Sunday, October 31, 2010

Ginny Ruffner

Seattle will soon have a new public sculpture by Ginny Ruffner outside of the Sheraton Hotel in downtown.  The Seattle Times profiles the artist's recent accomplishments.

                      Gayle Clemans October 2010:

"...Ruffner is clearly on a high right now. A big public sculpture for the corner of Seventh Avenue and Union Street in downtown Seattle is in the final stages of production. An award-winning documentary, "Ginny Ruffner: A Not So Still Life," is currently being screened at film festivals and arts venues. And a big exhibition of recent work has just opened at the Bellevue Arts Museum...Although friends and supporters say the attention she is receiving is well-deserved, Ruffner is not sure why the sudden flurry.

...The technical complexity of her work is obvious in the exhibition at BAM, where five new works of art have been added to the exhibition originally organized by the Museum of Northwest Art in La Conner. There's also a huge sculpture newly installed in BAM's lobby, a graceful aluminum double helix that extends from the ceiling of the grand lobby all the way down to the floor, where it meets a bed of glass flowers.
A self-described "closet geek" who reads science journals for pleasure, Ruffner has been inspired for the last four years by "the recent extraordinary bloom in genetic engineering, particularly plant and animal engineering. That's extremely evocative in terms of what other things could happen, with inter-kingdom, interspecies implications. Does that mean we could share genes with birds?"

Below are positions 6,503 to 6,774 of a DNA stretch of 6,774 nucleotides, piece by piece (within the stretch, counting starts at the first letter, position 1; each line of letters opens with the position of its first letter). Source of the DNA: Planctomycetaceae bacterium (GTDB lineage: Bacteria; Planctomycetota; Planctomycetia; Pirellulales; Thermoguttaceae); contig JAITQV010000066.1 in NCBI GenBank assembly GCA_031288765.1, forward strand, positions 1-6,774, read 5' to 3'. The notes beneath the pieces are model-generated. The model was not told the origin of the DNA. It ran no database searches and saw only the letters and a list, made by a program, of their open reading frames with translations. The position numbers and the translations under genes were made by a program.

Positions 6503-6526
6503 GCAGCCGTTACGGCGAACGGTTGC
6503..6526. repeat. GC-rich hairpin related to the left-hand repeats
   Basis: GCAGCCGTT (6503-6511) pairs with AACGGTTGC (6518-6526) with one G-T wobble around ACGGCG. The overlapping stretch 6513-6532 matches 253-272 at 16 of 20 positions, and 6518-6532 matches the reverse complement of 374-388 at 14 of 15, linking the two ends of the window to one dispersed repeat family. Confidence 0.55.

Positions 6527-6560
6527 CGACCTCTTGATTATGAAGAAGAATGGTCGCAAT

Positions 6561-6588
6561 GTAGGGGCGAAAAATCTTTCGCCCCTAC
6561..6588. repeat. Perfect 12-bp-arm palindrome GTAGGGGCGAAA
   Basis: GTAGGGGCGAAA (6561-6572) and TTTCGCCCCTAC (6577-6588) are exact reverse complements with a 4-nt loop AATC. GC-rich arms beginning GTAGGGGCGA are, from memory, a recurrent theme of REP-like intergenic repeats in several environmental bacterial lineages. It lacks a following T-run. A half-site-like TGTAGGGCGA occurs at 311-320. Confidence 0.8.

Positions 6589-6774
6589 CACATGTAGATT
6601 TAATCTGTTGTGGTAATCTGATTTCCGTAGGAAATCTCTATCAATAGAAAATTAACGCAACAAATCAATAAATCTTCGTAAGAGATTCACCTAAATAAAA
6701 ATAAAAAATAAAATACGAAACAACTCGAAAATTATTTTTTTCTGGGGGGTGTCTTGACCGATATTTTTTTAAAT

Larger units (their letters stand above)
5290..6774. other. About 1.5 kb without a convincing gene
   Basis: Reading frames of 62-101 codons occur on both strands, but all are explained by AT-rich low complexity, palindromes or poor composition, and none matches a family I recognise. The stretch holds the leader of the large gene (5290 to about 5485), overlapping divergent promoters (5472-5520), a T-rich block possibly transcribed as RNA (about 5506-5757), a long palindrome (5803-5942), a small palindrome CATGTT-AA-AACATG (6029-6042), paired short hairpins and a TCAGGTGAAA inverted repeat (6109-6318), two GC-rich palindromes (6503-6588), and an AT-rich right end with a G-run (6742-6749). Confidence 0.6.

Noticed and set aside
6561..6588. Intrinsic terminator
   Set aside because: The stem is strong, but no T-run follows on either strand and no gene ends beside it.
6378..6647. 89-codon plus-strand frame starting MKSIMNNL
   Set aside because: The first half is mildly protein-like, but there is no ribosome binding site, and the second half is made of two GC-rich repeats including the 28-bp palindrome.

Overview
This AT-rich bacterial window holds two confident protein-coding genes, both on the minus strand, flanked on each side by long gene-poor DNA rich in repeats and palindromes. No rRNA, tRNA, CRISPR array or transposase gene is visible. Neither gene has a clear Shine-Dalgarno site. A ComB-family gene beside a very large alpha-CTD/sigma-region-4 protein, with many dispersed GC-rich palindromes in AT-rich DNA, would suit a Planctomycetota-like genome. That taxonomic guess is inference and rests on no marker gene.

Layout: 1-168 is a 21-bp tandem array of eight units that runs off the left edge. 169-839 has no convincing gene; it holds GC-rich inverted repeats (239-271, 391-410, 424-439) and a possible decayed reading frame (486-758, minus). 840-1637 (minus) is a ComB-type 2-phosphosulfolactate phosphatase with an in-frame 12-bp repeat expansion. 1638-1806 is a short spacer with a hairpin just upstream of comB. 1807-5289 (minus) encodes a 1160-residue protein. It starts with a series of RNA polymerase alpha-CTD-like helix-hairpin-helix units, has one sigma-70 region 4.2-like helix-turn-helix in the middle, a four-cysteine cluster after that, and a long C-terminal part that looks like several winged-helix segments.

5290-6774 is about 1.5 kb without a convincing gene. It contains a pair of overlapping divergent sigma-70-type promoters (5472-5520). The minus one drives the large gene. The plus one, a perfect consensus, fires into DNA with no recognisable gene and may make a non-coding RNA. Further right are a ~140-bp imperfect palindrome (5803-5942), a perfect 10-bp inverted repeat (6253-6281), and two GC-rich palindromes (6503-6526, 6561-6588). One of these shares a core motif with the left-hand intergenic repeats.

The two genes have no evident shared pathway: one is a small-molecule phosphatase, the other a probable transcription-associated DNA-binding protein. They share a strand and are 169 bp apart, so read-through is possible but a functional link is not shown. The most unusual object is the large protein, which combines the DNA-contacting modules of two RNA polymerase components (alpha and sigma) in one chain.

The sculptures she has created in this series are hybrids of glass and metal, two and three-dimensions, animal and plant forms, visual and musical references. She considers them "thought experiments," but they are rooted in visual, formal techniques.

...While delighting in the events unfolding at BAM, Ruffner is also overseeing the final production of her public sculpture, "Urban Garden," to be unveiled in early 2011. The Sheraton hotel, sponsor of the project, wanted a water feature. Ruffner wanted to give downtown a garden. The result? A large steel flowerpot with giant flowers that will open and close after being watered by a giant watering can."

Clemans, G. "Ginny Ruffner's art blooms at Bellevue Arts Museum and on film."  The Seattle Times.  October 22, 2010. Accessed October 31, 2010.

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